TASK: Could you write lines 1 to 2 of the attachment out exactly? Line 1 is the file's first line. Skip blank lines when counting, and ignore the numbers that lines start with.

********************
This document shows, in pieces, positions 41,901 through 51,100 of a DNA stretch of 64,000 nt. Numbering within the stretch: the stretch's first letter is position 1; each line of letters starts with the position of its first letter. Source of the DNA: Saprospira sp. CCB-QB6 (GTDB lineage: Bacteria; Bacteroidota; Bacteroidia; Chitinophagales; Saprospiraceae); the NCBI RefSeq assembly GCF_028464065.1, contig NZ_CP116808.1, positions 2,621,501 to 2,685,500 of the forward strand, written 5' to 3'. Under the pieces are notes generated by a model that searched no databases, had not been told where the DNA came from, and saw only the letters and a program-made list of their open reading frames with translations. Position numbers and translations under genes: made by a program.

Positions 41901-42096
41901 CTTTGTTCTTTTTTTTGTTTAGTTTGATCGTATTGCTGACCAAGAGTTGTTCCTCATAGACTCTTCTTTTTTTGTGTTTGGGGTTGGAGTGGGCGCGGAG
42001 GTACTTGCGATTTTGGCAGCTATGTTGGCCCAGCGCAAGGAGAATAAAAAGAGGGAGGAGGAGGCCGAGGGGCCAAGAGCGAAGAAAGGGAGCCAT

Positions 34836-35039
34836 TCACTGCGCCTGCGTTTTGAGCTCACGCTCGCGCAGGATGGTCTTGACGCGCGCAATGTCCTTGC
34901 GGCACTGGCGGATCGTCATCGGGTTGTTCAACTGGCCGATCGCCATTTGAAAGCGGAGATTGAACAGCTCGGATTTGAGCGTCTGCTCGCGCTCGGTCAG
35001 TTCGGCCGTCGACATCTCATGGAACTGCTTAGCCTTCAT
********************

This document shows, in pieces, positions 41,901 through 51,100 of a DNA stretch of 64,000 nt. Numbering within the stretch: the stretch's first letter is position 1; each line of letters starts with the position of its first letter. Source of the DNA: Saprospira sp. CCB-QB6 (GTDB lineage: Bacteria; Bacteroidota; Bacteroidia; Chitinophagales; Saprospiraceae); the NCBI RefSeq assembly GCF_028464065.1, contig NZ_CP116808.1, positions 2,621,501 to 2,685,500 of the forward strand, written 5' to 3'. Under the pieces are notes generated by a model that searched no databases, had not been told where the DNA came from, and saw only the letters and a program-made list of their open reading frames with translations. Position numbers and translations under genes: made by a program.

Positions 41901-42096